The UK Parliament has voted for Brexit to take effect on 31 January 2020, with a transition period to expire at the end of 2020. If they haven't already, UK and other EEA-based organisations who deal with each other and/or with consumers in either territory must now figure out how their relationships and processes will be affected. That may mean amending their contracts and/or novating them to new entities. Aside from changes to reflect operational changes, which country's laws will govern the contract and whose courts will decide disputes are among the most critical decisions to making life as easy as possible during the Brexit transition process. Here's a summary of things to consider. Please contact us at Leman Solicitors if you need help with your Brexit-proofing process.
Changes to your operational and contractual arrangements that may be driven by Brexit include: the need to establish a new entity in your chosen EU27 country and getting it authorised or licensed (or appointed as an agent if it's already too late); opening local bank accounts; leasing office premises; transferring or employing management and staff; relocating or purchasing computers and other equipment, stock or assets, and related software and data licenses; as well as re-contracting some of the more critical affected customers and suppliers through their new entity. The legal basis for sharing EEA-residents' personal data with UK operations or suppliers will also need to change, as the European Commission cannot begin the process of deciding whether to make an "adequacy decision" on the UK's data protection standards before the UK left the EU.
This analysis raises numerous tax, legal and accounting issues in their own right - including the fact that governments are still unclear on many official rules, processes and procedures.
The process of amending agreements may also be constrained by a provision in the contract, or by laws that require certain provisions must be included. For instance, the second Payment Services Directive (PSD2) requires a two month notice period for changes, and a right of termination by the customer where the contract allows for changes to be proposed unilaterally by the payment service provider.
Of course, deciding when to give notice of a change has to be co-ordinated with the timing of any software development or operational process changes, which themselves will need to be fully tested and running in good time before that day.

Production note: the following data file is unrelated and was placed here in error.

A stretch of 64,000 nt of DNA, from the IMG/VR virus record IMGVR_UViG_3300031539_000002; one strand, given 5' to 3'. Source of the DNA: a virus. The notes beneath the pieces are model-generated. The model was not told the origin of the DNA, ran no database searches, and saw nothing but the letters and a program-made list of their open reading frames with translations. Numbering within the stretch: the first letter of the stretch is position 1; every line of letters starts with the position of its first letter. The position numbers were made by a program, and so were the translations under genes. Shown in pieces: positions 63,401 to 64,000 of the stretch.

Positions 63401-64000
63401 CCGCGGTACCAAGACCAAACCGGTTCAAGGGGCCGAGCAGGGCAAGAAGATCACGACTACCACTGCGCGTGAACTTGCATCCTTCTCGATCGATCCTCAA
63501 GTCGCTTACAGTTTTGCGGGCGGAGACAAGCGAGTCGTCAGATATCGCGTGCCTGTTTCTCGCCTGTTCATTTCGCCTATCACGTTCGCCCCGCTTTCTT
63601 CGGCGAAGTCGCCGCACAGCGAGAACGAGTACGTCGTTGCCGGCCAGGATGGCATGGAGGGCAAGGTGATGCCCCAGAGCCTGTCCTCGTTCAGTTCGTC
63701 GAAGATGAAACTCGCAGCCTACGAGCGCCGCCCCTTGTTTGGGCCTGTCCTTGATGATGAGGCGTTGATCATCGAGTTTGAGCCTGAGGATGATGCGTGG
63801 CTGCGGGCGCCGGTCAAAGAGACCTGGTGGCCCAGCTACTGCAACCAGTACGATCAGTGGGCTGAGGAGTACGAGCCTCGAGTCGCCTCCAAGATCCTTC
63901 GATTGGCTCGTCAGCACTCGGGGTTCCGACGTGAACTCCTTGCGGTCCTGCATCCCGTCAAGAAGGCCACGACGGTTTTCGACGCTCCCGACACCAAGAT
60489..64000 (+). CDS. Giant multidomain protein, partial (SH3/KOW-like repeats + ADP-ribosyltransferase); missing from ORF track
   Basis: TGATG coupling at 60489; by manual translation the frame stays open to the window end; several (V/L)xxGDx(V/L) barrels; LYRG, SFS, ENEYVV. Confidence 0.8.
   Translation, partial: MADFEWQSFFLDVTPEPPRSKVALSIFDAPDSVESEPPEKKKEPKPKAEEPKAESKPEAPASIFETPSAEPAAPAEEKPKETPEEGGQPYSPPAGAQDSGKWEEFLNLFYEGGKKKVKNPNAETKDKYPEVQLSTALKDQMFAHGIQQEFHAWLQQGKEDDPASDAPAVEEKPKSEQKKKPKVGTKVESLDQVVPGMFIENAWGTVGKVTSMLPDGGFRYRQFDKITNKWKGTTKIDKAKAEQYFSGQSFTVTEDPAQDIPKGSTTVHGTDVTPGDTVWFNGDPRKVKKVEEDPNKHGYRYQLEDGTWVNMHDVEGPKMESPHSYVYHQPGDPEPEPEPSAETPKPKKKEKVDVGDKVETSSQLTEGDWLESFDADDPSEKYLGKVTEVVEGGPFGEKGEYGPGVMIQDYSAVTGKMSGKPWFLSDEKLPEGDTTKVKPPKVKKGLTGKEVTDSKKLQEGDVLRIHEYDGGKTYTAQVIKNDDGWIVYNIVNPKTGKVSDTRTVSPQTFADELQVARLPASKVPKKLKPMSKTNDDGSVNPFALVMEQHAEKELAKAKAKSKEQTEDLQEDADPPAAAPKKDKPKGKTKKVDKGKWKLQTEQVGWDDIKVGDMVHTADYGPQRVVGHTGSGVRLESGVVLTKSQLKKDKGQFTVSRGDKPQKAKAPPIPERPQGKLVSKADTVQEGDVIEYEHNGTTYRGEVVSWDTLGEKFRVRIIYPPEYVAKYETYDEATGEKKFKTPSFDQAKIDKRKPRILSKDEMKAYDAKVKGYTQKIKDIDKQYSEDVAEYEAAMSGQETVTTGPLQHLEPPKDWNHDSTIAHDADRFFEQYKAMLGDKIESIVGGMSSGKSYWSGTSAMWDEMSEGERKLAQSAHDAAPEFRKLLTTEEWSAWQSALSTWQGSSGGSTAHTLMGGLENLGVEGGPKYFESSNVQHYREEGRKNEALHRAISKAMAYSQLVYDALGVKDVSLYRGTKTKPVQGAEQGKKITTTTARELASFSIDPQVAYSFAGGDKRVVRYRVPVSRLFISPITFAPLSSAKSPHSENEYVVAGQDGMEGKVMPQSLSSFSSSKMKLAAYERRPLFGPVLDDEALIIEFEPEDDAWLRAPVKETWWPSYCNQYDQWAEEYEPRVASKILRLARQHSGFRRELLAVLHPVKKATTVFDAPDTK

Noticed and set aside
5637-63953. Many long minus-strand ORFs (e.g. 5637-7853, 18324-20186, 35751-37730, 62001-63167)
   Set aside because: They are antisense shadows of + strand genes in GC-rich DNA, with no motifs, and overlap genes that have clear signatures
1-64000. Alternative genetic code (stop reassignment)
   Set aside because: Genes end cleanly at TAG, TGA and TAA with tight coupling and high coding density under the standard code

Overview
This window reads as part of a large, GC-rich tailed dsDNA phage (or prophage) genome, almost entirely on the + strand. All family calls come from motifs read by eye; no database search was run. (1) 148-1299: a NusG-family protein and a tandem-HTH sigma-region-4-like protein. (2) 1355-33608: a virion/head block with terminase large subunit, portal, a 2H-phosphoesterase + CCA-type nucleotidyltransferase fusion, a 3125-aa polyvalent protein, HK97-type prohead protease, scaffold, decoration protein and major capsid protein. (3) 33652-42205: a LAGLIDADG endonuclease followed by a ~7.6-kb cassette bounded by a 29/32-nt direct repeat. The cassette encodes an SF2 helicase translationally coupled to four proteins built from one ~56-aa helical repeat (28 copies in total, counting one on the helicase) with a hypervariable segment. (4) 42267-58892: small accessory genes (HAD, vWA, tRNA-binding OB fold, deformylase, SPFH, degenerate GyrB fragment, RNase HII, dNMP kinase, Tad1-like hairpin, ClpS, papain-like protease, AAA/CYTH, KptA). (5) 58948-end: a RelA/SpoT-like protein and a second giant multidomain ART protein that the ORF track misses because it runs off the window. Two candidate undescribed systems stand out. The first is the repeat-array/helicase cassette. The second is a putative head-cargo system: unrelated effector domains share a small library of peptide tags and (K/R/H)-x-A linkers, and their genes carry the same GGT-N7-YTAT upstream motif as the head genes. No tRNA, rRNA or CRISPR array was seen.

Parties to contracts that need to be switched away from English law will probably want the positions of the parties under the new contract to remain broadly the same, even if certain operationally specific aspects might simply need to be re-negotiated such as billing and payment details, currency and pricing. In these circumstances, choosing the application of Irish law instead of English law to govern at least the commercial aspects of a contract becomes a "no-brainer".
Irish law is substantively very similar to the law of England & Wales - far more so than the law of any other EU country. Ireland is the only other purely common law jurisdiction in the EU today, and will be alone after Brexit. The few technical differences include, for example, the absence of the right for any non-party to enforce a benefit under the agreement, which the UK allowed through statute in 1999, or different monetary thresholds for the jurisdiction of familiar types of courts. But such differences can be either simply flagged and understood or explicitly accommodated if necessary (most parties try to limit or exclude 'third party rights' anyway, but the rights can also be explicitly specified).
So, while the customer is well advised to run a final check of the contract with independent local Irish counsel, it will not face the comparatively awkward and expensive exercise in understanding the numerous substantive differences between English common law and the codified civil law system of other EU member states.
Of course, it remains possible to agree that the commercial elements of the contract and provision for its enforcement are governed by Irish law and courts, even though the regulated activities of one or other party to the contract (and any regulatory complaints) may be governed by the law of another EU member state. But it has been quite common until now for, say, a financial institution established and regulated in another member state to contract with its customers in the English language under English law (or Irish law, for that matter). So customers should have no problem with a switch from English to Irish law on that basis.
Note that the process for transferring English law contracts from one entity to a new one may well require the other party's actual consent, rather than notice of an assignment. Under English law it is not possible for a party to assign its obligations under a contract - just its own rights or benefits (e.g. the right to receive payments). So the transfer of existing contracts to a new entity (and the other changes mentioned) would need to be done by way of "novation", to which the other party consents, creating a new contract in place of the old one. That can be done in a short agreement that annexes the old agreement, while noting certain specific changes; or by restating the whole of the previous agreement with the new party/ies and as otherwise amended.
Please contact us at Leman Solicitors if you need help with your Brexit-proofing process, wherever you're based (and remember those incentives for setting up in Ireland!).
...which country's laws will govern the contract, and whose courts will decide disputes, are among the most critical to making life as easy as possible during the Brexit transition process.